Io_splice - zero-copy pipe I/O for Linux

The splice family of Linux system calls can transfer data between file
descriptors without the need to copy data into userspace. Instead of a
userspace buffer, they rely on an ordinary Unix pipe as a kernel-level

== Features

  • Efficient zero-copy I/O avoids data copies into userspace,
    reducing garbage for the Ruby garbage collector as a side effect.

  • More flexible than sendfile, may be used to enable copies between
    arbitrary file descriptors (assuming kernel support), not just

  • Thread-safe blocking operations under Ruby 1.9, releases GVL
    if blocking operations are used.

  • Safely usable with non-blocking I/O frameworks (unlike IO.copy_stream)
    when combined with the IO::Splice::F_NONBLOCK flag.

  • Fully-documented library API and

== Install

Operating system support for the splice(2), tee(2) and vmsplice(2)
system calls is required. Currently, only Linux 2.6.17 or later with a
modern C library (glibc 2.5 or later) support these system calls. Using
the latest stable Linux kernel is HIGHLY recommended as there have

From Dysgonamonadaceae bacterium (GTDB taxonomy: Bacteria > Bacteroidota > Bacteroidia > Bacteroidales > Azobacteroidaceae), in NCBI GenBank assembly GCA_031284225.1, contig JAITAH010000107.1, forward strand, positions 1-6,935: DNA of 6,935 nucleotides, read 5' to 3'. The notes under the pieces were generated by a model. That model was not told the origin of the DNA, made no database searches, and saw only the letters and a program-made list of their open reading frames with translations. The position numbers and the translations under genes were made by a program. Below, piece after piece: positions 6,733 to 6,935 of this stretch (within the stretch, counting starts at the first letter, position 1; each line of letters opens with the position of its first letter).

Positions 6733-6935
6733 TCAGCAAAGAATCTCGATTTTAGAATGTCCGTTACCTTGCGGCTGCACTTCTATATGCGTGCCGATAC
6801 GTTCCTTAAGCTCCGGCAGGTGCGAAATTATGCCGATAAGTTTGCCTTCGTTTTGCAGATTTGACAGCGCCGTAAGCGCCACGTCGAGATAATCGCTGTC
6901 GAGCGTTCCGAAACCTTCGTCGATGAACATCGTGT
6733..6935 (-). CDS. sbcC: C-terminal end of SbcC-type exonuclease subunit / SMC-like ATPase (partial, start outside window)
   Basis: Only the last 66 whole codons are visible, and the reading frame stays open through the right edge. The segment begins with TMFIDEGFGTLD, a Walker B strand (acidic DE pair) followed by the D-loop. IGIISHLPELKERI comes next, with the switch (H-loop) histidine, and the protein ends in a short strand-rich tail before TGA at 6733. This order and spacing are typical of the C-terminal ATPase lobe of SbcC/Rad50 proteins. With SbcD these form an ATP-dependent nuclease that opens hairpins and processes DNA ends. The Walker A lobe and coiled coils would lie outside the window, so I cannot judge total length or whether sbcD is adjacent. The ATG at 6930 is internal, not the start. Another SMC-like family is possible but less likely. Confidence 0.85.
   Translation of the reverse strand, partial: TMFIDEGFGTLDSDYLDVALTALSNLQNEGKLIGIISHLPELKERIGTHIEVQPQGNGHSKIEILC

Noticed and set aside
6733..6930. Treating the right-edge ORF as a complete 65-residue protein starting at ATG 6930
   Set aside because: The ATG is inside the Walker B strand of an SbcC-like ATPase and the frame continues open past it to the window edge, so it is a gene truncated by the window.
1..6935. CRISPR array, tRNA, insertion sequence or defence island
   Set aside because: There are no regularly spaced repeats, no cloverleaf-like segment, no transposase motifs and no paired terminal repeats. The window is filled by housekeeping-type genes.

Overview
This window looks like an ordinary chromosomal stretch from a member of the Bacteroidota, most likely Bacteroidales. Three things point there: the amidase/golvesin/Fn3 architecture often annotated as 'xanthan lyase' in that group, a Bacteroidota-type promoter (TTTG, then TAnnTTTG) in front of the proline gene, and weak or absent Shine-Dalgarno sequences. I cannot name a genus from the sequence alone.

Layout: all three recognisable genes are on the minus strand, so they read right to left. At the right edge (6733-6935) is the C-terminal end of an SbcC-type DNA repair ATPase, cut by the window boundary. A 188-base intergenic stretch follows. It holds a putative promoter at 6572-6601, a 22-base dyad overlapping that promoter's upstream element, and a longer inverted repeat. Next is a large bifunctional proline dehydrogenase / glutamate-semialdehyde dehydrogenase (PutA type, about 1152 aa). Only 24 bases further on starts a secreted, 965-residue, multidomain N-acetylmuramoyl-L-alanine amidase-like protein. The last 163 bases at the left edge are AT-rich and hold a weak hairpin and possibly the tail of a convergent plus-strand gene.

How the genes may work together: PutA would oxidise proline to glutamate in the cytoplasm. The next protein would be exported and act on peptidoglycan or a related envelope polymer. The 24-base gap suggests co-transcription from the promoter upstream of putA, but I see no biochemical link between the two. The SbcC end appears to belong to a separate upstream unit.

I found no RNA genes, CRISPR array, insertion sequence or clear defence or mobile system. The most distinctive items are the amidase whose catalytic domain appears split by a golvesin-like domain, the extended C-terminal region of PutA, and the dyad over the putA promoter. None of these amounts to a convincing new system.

been numerous bugs in the early releases of these system calls.

If you’re using a packaged Ruby distribution, make sure you have a C
compiler and the matching Ruby development libraries and headers.

If you use RubyGems:

gem install io_splice

Otherwise grab the latest tarball from:

Unpack it, and run “ruby setup.rb”

== Usage

Our API matches the C API closely, see the RDoc for full API
documentation and the Linux manpages for more details.

All of these system calls are fairly new have seen limited usage
anywhere, even outside of the Ruby world.

If you encounter problems (privilege escalation, memory leaks (in the
kernel), poor performance, corrupt data, etc…), try upgrading the Linux
kernel to the latest stable version.

These system calls have a lot of potential, and will hopefully be
standardized and available in non-Linux kernels some day.

== Development

You can get the latest source via git from the following locations:

git:// (mirror)

You may browse the code from the web and download the latest snapshot
tarballs here:

Inline patches (from “git format-patch”) to the mailing list are
preferred because they allow code review and comments in the reply to
the patch.

We will adhere to mostly the same conventions for patch submissions as
git itself. See the Documentation/SubmittingPatches document
distributed with git on on patch submission guidelines to follow. Just
don’t email the git mailing list or maintainer with io_splice patches.

== Contact

All feedback (bug reports, user/development discussion, patches, pull
requests) go to the mailing list: mailto:[email protected]

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